C:OracleOracleBIserverBin>nqudmlgen.exe -u Administrator -p Administrator -r “C:OracleOracleBIserverRepositoryShowcase_002.rpd” -o “C:OracleOracleBIserverRepositoryUDMLShowcase_002.txt” -8 -N

Open the resulting txt file in your trusty notepad and search for DECLARE PHYSICAL LEVEL “Sample Accounts”.”LOGIC_A”..”LOGIC”.”Product”.”Gen6,Product”

Modify the the “LEVEL NUMBER EXTERNAL” line to reference the correct external level. WARNING: counting starts at 0! So Gen6,Product is


Save the txt file. Switch back to you command window and run the nqudmlexec command to recreate the RPD from the modified definitions:

C:OracleOracleBIserverBin>nqudmlexec.exe -u Administrator -p Administrator -I “C:OracleOracleBIserverRepositoryUDMLShowcase_002.txt” -O “C:OracleOracleBIserverRepositoryShowcase_003.rpd” -8

After that you’re done and the dimensional level can now be accomodated normally in your BMM and presentation layers.



I stumbled upon a post from Shiv Bharti and thought I’d expand a bit on this idea. First of all to prevent the necessity of using the “Advanced” tab; one of the “don’t do this at home, kids” parts of Answers. Secondly since just recently there was yet another question on OTN asking for advice on how to assign / force new values to a session variable during runtime.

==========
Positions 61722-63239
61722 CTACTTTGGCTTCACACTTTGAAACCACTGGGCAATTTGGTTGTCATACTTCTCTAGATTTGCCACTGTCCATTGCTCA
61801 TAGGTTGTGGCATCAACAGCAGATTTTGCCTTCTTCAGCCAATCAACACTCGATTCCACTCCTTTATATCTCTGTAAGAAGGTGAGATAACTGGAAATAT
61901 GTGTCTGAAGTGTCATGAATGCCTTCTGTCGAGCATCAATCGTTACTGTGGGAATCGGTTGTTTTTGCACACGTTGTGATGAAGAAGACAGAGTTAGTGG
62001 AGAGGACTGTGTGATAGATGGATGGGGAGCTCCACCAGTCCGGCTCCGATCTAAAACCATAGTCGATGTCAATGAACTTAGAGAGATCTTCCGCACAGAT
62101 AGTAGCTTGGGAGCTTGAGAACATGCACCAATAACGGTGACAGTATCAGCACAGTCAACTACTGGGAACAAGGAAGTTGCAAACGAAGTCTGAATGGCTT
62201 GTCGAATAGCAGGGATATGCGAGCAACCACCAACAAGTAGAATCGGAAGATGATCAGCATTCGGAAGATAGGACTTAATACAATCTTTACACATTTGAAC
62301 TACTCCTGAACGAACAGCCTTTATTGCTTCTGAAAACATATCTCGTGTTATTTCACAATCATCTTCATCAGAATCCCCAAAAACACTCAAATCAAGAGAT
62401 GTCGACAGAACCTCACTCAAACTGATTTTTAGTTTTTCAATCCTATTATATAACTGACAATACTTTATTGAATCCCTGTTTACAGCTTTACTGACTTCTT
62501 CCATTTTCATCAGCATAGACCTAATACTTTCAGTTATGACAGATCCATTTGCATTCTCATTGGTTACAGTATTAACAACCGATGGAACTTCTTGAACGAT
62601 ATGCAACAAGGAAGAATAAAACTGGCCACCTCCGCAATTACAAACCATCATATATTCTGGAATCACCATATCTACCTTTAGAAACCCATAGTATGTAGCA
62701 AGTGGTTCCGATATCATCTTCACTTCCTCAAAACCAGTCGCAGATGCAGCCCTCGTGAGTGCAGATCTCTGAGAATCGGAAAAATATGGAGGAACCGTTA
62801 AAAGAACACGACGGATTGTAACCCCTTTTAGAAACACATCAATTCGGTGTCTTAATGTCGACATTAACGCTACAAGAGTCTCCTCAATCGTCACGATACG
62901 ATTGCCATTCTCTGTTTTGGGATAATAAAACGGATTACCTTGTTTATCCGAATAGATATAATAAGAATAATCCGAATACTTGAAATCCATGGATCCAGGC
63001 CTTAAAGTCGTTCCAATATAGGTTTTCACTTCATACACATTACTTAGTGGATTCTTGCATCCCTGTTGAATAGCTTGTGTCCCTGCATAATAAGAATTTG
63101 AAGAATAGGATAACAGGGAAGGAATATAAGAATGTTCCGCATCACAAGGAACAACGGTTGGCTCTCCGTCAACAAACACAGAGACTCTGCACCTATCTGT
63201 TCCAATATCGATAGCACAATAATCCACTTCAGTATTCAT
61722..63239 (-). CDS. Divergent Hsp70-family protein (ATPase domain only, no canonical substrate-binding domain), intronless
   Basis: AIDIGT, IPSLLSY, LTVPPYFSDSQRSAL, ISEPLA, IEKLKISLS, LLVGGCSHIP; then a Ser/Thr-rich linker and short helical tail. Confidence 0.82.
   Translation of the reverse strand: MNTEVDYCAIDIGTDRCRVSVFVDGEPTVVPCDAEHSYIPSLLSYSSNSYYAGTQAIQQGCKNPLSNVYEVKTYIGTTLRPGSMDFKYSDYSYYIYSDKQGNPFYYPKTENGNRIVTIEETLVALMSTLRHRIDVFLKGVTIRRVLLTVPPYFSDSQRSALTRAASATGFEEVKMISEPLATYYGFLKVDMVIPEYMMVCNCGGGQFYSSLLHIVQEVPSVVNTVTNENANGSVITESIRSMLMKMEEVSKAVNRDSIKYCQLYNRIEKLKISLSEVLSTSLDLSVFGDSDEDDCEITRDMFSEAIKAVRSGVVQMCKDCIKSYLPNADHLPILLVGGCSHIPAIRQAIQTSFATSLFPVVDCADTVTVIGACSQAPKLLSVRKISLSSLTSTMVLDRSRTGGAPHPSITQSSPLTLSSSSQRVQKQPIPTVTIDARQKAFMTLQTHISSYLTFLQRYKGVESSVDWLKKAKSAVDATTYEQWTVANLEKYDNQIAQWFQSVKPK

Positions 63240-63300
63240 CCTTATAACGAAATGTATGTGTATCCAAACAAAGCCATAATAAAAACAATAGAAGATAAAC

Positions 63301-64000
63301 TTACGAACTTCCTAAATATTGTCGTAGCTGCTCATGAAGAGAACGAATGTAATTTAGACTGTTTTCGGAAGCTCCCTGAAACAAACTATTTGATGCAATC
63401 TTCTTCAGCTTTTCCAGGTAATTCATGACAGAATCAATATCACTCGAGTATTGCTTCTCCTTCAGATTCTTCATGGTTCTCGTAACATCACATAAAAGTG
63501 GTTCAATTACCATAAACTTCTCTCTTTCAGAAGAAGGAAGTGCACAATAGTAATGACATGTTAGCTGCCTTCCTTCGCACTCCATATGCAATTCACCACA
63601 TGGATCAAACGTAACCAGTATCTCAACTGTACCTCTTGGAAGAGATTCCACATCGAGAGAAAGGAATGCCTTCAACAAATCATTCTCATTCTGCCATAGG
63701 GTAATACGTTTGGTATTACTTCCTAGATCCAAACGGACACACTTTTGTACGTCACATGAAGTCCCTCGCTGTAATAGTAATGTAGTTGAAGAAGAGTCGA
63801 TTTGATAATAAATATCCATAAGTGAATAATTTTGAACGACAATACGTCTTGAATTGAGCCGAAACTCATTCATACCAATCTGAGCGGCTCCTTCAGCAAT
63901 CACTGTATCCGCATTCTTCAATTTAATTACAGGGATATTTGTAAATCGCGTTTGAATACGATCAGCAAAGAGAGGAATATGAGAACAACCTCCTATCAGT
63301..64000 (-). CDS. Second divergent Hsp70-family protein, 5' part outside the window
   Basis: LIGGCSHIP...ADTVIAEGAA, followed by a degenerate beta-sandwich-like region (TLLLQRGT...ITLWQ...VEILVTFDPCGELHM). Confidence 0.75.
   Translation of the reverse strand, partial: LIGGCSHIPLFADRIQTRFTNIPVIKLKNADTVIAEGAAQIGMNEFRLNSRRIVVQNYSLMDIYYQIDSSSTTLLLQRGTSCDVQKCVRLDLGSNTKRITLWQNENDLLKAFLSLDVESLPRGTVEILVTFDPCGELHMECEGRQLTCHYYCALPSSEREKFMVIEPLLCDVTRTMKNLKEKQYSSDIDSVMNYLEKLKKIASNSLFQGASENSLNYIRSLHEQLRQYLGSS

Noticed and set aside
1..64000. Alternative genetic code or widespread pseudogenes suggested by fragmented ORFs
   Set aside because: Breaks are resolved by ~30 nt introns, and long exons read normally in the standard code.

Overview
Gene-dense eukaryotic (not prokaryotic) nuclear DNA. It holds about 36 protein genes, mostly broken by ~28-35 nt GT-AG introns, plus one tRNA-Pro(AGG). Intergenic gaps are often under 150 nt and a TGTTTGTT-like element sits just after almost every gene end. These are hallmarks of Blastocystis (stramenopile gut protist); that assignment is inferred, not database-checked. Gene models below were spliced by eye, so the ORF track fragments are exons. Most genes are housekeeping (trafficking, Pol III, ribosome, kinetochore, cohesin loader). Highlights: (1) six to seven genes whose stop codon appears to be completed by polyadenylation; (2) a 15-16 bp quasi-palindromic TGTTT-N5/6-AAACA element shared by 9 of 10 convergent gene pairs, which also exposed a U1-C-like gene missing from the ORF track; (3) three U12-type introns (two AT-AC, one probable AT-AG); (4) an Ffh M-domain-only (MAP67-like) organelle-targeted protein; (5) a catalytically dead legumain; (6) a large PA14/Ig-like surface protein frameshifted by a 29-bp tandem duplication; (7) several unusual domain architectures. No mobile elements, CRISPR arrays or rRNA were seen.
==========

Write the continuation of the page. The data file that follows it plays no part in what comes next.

Let’s do the example with an Essbase cube as a data source to showcase that this approach works with any data source. First, I create an initialization block which goes against an Oracle 10gR2 source to be able to write a simple dummy select statement from DUAL indicating CoFSM42 as my default Essbase server. CoFSM41 is a backup instance and hence my Essbase server which I want to switch to in order to see what the backup contains in terms of data loads (in this example, 42 will contain data until today whereas 41 will be the backup from last week, so no data this week).

select ‘CoFSM42’ from DUAL

Of course you can implement more elaborate solutions with control tables holding the servers and schemas of your different environment and instances.

In the connection pool to my Essbase source, I change the “Essbase Server” parameter to “VALUEOF(NQ_SESSION.Essbase_Server)

Starting the server, let’s to a quick check of the data through answers by using the approach Shiv proposed. First, I create the request on my standard subject area which currently points to CoFSM42 due to the session variable.

I see that the data I entered for this week is present. Using the SET VARIABLE prefix, I change the source to CoFSM41.

Ok, that’s empty. Now off to making this switch available on the dashboard through a prompt. The prompt is a fake prompt simply unioning my two server names. Here again, you may use a control table which holds your servers.